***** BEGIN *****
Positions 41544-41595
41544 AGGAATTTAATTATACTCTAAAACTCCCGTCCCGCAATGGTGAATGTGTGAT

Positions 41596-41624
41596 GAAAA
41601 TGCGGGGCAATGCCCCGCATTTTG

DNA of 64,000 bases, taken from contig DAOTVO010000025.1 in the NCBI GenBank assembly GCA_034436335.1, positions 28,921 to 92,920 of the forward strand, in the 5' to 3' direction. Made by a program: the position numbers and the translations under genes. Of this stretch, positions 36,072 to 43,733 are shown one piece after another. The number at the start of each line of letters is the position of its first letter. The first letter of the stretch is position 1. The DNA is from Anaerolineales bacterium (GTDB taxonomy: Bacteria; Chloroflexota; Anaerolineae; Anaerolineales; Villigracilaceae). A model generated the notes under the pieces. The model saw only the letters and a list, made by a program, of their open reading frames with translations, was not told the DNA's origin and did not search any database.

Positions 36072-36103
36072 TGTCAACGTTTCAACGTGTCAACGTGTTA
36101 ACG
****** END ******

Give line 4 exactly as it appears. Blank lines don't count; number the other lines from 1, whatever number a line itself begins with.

41596 GAAAA